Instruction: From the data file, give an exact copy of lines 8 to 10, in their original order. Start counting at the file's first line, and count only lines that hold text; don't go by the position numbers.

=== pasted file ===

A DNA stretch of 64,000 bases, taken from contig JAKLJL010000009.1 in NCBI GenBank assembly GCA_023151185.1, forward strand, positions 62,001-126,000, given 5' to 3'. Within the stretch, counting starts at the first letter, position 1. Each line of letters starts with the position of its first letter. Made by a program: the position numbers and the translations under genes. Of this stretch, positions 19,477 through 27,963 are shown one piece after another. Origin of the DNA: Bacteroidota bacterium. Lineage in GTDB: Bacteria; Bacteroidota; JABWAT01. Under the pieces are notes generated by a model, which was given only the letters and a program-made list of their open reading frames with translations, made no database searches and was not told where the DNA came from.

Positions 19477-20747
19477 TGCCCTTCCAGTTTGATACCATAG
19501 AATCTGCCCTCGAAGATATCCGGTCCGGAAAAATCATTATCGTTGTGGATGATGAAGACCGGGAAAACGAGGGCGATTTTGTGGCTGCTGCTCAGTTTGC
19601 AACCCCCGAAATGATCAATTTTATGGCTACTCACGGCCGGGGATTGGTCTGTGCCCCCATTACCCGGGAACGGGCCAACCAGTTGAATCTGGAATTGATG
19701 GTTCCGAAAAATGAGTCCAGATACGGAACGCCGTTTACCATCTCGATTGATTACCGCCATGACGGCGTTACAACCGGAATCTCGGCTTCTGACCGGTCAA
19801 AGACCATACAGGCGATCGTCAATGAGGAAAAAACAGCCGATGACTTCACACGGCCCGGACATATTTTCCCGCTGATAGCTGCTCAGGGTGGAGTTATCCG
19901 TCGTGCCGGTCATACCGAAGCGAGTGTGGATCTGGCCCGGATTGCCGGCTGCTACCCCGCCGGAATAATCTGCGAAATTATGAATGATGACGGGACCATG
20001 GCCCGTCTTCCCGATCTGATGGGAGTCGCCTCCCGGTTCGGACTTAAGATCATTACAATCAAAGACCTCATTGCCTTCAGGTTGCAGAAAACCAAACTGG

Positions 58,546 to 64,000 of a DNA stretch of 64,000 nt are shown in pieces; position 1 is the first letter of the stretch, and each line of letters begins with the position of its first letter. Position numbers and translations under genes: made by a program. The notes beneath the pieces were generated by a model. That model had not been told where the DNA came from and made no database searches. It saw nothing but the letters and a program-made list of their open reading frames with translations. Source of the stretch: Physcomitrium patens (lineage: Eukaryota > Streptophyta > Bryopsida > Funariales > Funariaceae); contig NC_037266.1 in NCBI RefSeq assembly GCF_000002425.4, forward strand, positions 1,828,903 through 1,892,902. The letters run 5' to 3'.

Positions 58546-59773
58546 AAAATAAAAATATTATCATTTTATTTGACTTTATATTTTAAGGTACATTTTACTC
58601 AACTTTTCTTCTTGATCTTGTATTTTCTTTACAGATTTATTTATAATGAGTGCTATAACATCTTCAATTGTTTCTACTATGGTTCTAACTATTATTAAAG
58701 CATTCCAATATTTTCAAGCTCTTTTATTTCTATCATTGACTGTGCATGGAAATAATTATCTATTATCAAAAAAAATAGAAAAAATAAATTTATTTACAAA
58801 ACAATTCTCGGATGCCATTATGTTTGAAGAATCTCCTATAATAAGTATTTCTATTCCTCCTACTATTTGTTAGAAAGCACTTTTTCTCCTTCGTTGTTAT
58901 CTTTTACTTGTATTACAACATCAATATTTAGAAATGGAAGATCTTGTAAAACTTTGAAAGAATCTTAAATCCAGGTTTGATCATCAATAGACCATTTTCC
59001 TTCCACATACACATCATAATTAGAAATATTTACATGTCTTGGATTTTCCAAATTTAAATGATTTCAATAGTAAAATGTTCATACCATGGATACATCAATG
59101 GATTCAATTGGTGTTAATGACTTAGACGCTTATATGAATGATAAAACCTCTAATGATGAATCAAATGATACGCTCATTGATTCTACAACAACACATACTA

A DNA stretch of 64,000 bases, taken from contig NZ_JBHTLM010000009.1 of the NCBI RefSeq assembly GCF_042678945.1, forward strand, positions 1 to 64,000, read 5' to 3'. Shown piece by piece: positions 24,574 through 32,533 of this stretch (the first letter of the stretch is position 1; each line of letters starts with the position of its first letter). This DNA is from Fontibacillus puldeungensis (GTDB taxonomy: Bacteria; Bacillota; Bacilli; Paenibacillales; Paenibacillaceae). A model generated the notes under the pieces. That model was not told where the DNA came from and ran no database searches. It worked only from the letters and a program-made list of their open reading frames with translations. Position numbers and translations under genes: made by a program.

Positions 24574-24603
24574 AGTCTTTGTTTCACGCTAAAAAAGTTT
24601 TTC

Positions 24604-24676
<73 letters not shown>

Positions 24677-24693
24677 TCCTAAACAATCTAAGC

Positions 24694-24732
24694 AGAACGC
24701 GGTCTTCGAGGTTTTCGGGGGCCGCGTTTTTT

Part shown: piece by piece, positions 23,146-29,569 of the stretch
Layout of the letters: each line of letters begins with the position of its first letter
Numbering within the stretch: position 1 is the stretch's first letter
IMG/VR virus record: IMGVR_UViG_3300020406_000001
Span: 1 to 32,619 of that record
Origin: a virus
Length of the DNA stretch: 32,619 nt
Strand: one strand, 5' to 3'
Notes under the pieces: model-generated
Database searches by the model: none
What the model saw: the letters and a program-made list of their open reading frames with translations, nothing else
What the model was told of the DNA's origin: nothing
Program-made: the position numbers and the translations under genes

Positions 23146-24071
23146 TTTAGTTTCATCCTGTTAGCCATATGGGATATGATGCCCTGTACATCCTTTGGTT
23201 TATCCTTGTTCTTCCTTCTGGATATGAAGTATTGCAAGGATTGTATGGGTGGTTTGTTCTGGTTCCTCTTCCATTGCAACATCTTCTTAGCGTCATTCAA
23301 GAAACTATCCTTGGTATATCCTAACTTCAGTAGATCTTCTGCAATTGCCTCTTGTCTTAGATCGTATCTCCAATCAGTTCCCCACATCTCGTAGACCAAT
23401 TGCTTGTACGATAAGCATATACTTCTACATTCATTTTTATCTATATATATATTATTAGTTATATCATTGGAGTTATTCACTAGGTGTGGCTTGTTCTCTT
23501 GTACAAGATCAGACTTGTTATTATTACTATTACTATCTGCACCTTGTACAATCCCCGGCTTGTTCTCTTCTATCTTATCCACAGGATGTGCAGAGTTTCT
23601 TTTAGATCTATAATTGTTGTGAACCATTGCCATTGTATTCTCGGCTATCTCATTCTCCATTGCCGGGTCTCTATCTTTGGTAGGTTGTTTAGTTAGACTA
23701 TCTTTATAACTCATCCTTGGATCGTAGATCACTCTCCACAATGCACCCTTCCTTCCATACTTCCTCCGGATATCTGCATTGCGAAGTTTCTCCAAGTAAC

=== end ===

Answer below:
19901 TCGTGCCGGTCATACCGAAGCGAGTGTGGATCTGGCCCGGATTGCCGGCTGCTACCCCGCCGGAATAATCTGCGAAATTATGAATGATGACGGGACCATG
20001 GCCCGTCTTCCCGATCTGATGGGAGTCGCCTCCCGGTTCGGACTTAAGATCATTACAATCAAAGACCTCATTGCCTTCAGGTTGCAGAAAACCAAACTGG

Positions 58,546 to 64,000 of a DNA stretch of 64,000 nt are shown in pieces; position 1 is the first letter of the stretch, and each line of letters begins with the position of its first letter. Position numbers and translations under genes: made by a program. The notes beneath the pieces were generated by a model. That model had not been told where the DNA came from and made no database searches. It saw nothing but the letters and a program-made list of their open reading frames with translations. Source of the stretch: Physcomitrium patens (lineage: Eukaryota > Streptophyta > Bryopsida > Funariales > Funariaceae); contig NC_037266.1 in NCBI RefSeq assembly GCF_000002425.4, forward strand, positions 1,828,903 through 1,892,902. The letters run 5' to 3'.